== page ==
I promised to describe how to implement validation to ensure uniqueness in the database. Here goes.
First, you need to open the datamodel in XCode. With the datamodel on screen, select File… New… and you’ll see “Managed Object Class” under the section “Design”. Note that this choice simply isn’t there unless you first opened the data model.
Ok, so choose “Managed Object Class”. In the next screen you’re asked for the project. It ought to be the project you’re working on, so click “next”. Now you get to see a list of data entities from your model.
What this screen does is that it subclasses NSManagedObject for the entities that you choose. You can choose to include methods for the accessors, the validation methods, or both. In my experience, the validation methods don’t get written at all if you don’t choose “Generate Accessors” as well. Probably a bug. Anyway, do what I did in the screenshot, then click “Finish”.
Open up the “country.h” file in XCode or your favourite external editor (I’m using TextMate right now, still in the trial period… looks pretty good so far):
As you can see, the “country” object is derived from NSManagedObject and the accessors and validators are declared. We need to include code in one of these methods, namely “validateCode”, and we’ll do that in the country.m file, of course.
Normally, the method simply contains a comment and a “return YES;” statement, but after adding in what we need, it looks like this instead:
There are a number of things I like to point out regarding this code. The first is that the error handling stinks. I just plugged in the first thing that would work, so I definitely need to do some work on that later.
Another thing I recommend you take seriously is how one does fetches and predicates. The fetches are described fairly well in the “Core Data Programming Guide” I already mentioned. The predicates are described in the “Predicate Programming Guide“. The most important piece of information right now is that the “%@” placeholder in the predicate string includes the string value of the given variable, including quotes around it, while the “%K” placeholder does not include quotes.
There’s also the nifty “self != %@” construct in the predicate. The token “self” will be replaced by the objects identity in the database. If the object is new and not yet in the database, there won’t be an identity, but that’s ok. No other record with the same code should be found if the current record is entirely new, so that’s fine.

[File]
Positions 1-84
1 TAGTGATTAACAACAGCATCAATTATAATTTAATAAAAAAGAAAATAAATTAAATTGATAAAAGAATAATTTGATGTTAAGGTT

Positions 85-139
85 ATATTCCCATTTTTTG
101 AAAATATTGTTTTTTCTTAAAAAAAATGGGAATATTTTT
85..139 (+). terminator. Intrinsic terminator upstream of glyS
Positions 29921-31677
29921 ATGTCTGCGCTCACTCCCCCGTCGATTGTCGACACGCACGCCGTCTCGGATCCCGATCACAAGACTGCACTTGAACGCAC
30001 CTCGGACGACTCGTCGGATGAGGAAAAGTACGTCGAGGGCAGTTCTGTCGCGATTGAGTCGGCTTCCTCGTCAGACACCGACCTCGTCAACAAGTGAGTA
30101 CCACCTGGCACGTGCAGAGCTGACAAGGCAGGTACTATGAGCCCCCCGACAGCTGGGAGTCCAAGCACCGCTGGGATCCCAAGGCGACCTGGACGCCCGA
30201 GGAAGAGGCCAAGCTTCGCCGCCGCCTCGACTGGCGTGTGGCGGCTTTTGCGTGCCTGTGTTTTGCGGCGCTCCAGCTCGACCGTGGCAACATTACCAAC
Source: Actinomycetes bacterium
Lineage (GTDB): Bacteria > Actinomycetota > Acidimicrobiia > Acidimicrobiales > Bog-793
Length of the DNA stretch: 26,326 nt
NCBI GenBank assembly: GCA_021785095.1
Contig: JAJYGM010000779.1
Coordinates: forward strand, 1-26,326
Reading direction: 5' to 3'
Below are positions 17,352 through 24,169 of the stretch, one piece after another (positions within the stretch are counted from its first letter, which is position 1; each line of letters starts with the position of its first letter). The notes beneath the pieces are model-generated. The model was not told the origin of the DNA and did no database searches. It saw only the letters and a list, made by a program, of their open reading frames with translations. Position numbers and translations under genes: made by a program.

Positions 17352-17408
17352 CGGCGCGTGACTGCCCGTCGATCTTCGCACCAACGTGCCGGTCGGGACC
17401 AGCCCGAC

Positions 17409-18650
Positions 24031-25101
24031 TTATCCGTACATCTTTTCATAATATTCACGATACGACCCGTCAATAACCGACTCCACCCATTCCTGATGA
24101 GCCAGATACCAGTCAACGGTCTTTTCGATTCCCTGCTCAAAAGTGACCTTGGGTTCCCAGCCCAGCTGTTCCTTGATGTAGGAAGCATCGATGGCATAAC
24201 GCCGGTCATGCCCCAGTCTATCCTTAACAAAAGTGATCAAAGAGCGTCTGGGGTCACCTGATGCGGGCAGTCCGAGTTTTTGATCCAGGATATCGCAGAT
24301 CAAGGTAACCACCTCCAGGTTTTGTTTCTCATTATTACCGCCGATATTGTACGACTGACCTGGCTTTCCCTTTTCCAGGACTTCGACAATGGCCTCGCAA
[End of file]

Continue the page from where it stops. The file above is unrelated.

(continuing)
I’m sure all this code can be implemented in a library or something, so I don’t have to go through the same thing for every entity that needs a unique field value. But that’s for later. This suffices for now.
Note the NSString thing between NSFetchRequest and NSPredicate. I put that in to debug how the fetch predicate string should look, so you can take that out once you’re satisfied everything works right.
When, actually, does the validation fire?
Normally, the validation code only gets called when you save to disk, and that’s far too late. To make it fire right after you have edited the field on screen, there’s a little checkbox you need to set in Interface Builder. Open the “country.nib”, open the “DetailsView”, that is the pane that will become the drawer. Select the “Code” field, open the inspector if it isn’t already open (cmd-shift-I). Select “Bindings” in the top combobox, and then expand the “Value” row. What you’ll see is this:
Look closely and you’ll see a “Validates Immediately” checkbox. That’s what you need to enable to fire the validation code as soon as you’ve completed the entry in the “Code” field.
Now, when you edit the code field in the drawer and you make the code equal to a pre-existing code, an error panel rolls down:
The rest of the browser and drawer code really doesn’t work yet. You can’t get entry focus on the drawer’s fields without a lot of contortions, and you can still do data entry in the browser. This is horrible, and I intend to fix that in the next installment.